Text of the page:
[copperpress-advertserve-ad-reload zone="3"]
 November 19, 1999

PR firms find niche locally, nationally

Considering Boulder County’s explosive growth in high-tech, natural products and tourism, it’s probably no surprise that many of Boulder’s public relations firms focus on these three industries. Like smart businesses everywhere, these PR firms are cashing in on age-old business advice: Follow the money.

Boulder native John Metzger learned the art of public relations while he was at Boulder’s Carl Thompson Associates, one of Boulder’s oldest PR firms. Metzger left Carl Thompson in 1986 to begin a freelance career and founded Metzger Associates in 1991. Today, his business is the Rocky Mountain region’s largest high-tech public relations firm with more than 20 employees.

“Revenues have gone up 30 to 40 percent every year,” Metzger said. “Our projected revenue for 1999 is $1.7 million.”

A former high-tech magazine editor, Metzger took his passion for computers and technology and capitalized on the influx of high-tech firms to the Boulder area. “The high-tech industry is changing the world and the way people live,” Metzger says. “And it’s getting harder and harder to follow. Ten years ago, maybe 50,000 people were interested in high-tech news ¾ today there are millions.”

Metzger’s customers range from start-ups and local companies such as Exabyte Corp. to international companies like MCI Worldcom. “E-mail and the Internet allow you to work anywhere you want these days, and we have the people, the know-how and the fire-power to get the job done for less money than larger PR firms on the coasts charge.”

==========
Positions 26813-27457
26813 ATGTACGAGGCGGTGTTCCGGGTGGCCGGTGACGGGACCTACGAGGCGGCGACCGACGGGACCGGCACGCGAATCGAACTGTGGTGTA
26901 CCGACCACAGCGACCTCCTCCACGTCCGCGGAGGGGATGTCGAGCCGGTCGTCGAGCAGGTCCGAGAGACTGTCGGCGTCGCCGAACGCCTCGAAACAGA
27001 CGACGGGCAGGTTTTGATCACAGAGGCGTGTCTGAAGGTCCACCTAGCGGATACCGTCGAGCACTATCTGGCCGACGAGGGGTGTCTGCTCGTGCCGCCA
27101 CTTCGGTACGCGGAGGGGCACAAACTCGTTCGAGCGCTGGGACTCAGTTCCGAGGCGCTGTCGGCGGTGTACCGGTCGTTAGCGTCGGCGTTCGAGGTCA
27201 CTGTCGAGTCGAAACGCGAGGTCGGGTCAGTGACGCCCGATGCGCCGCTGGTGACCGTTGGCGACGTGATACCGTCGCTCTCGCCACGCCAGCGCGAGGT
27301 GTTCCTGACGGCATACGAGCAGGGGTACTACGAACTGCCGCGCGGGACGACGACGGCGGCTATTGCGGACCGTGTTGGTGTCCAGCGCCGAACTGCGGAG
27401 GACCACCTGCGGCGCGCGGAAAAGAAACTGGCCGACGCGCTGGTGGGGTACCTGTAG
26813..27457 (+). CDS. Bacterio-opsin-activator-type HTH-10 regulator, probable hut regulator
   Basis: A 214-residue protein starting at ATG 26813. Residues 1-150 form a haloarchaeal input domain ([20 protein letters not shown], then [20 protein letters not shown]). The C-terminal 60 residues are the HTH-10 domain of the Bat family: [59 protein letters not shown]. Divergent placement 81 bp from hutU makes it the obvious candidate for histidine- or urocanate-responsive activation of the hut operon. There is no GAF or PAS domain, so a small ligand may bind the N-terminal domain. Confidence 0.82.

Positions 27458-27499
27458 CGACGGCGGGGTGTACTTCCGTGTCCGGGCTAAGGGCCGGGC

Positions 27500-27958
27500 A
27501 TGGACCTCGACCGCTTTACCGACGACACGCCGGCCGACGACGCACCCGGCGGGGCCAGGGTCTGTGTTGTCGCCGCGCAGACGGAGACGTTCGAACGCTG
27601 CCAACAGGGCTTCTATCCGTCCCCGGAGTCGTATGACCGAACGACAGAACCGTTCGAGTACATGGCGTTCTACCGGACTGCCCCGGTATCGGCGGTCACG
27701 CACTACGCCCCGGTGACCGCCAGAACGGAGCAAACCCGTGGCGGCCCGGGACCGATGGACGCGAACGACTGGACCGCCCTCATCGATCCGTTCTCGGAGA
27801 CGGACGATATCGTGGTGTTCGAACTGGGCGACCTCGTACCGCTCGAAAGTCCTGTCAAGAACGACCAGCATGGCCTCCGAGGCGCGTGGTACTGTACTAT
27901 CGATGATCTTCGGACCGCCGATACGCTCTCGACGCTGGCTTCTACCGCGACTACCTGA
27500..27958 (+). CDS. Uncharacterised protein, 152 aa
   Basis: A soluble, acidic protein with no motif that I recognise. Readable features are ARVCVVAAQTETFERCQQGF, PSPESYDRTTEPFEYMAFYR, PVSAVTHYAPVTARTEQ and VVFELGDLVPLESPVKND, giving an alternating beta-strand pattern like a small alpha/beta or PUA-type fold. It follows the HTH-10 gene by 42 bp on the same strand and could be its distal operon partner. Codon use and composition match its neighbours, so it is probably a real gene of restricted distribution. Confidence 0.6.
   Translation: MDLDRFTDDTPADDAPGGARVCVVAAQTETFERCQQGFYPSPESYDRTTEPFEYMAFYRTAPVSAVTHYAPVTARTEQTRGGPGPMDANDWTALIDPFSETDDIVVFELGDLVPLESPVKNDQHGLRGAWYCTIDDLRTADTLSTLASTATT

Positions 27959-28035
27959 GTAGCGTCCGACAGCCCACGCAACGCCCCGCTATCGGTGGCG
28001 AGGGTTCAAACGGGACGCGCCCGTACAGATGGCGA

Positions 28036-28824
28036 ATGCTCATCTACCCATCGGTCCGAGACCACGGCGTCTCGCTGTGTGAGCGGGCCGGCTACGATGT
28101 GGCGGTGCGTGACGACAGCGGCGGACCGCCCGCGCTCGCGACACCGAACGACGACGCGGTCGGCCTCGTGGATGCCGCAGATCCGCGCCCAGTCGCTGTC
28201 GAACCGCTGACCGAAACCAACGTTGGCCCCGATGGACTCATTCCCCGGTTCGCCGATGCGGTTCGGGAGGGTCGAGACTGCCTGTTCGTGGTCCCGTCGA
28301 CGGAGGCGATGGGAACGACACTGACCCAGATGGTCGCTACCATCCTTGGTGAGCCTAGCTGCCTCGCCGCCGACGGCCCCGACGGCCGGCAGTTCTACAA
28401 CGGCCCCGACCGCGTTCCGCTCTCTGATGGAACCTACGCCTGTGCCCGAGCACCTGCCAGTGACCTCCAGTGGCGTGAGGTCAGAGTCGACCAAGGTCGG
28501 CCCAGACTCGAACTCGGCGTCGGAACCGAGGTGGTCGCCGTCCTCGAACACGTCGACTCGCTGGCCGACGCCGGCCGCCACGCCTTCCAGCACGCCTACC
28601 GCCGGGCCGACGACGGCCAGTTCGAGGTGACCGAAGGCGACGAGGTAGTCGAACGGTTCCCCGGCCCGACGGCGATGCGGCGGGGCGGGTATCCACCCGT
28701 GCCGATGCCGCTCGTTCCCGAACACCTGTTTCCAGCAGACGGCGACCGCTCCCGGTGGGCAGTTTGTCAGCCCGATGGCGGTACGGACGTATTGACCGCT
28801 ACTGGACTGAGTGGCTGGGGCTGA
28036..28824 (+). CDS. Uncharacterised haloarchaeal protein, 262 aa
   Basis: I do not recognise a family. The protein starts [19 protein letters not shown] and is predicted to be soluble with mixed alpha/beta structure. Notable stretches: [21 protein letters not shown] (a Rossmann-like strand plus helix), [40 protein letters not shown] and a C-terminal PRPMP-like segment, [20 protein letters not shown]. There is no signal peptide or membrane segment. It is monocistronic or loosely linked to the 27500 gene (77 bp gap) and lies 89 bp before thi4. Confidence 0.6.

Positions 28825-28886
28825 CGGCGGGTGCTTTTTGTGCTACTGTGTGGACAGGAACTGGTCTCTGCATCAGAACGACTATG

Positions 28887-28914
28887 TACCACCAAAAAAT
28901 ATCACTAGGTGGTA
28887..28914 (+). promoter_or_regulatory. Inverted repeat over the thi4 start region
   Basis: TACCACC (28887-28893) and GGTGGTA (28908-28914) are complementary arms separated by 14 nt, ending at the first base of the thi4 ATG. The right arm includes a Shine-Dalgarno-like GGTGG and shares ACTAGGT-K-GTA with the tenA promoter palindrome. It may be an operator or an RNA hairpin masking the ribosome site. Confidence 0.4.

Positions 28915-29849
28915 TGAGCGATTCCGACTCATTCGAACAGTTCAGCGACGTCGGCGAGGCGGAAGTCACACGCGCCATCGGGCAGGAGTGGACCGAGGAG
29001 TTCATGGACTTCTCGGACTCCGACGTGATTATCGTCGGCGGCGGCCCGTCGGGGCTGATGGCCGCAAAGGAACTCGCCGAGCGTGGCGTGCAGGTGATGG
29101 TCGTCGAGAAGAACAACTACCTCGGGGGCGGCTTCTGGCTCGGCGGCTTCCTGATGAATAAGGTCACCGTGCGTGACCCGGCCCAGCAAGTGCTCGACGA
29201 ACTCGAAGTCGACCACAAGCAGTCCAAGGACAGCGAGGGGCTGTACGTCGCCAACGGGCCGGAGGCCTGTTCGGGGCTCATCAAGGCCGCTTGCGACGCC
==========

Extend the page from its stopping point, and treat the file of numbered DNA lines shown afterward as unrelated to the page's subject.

That freedom to work anywhere has allowed Metzger to keep his business in Boulder. “Boulder is still a small town — perhaps like Silicon Valley was 20 years ago but with a better work/lifestyle ratio,” he says. “I can walk out the front door of my office and go fly-fishing in Boulder Creek, kayaking, mountain bike riding or rock climbing during my lunch break.”

Lifestyle is what brought native Susan Holden-Walsh of Holden-McClure back to Boulder eight years ago. She gave up the big salary and high stress of being an account supervisor at Cohn & Wolfe, a Fortune 500 public relations firm in New York City.

Instead of international accounts like Colgate toothpaste, today, Holden-Walsh works with a variety of clients with an emphasis on natural products companies such as White Wave Soy Foods, Frontier Natural Products Co-op, Aura Cacia (an aromatherapy company) and Body Bar Systems. Holden-Walsh also represents law firm Holland & Hart LLP.

When you have big-agency experience, says Holden-Walsh, you can offer clients the same quality that large out-of-town agencies can ¾ with a lot more hands-on attention and at about half the price.

“Working in Boulder also allows me to pick up more cause-oriented work such as promoting the Dalai Lama’s visit in 1997, which helps put work in perspective,” she says.

Holden-Walsh frequently partners with Pam Haskell-Stewart of Haskell & Associates, who also learned her trade at an international public relations agency. Haskell-Stewart spent five years as an account executive at Edelman International in Los Angeles. In 1992, she to moved to Boulder and managed to bring one client with her.

Since then, she has expanded her business to include several leaders in the natural products industry such as Brown Cow Farm, Blue Diamond Growers, Cedarlane Natural Foods and the Rella Good Cheese Co. A lifelong endurance athlete, Haskell-Stewart naturally gravitated toward products that promote a healthy lifestyle.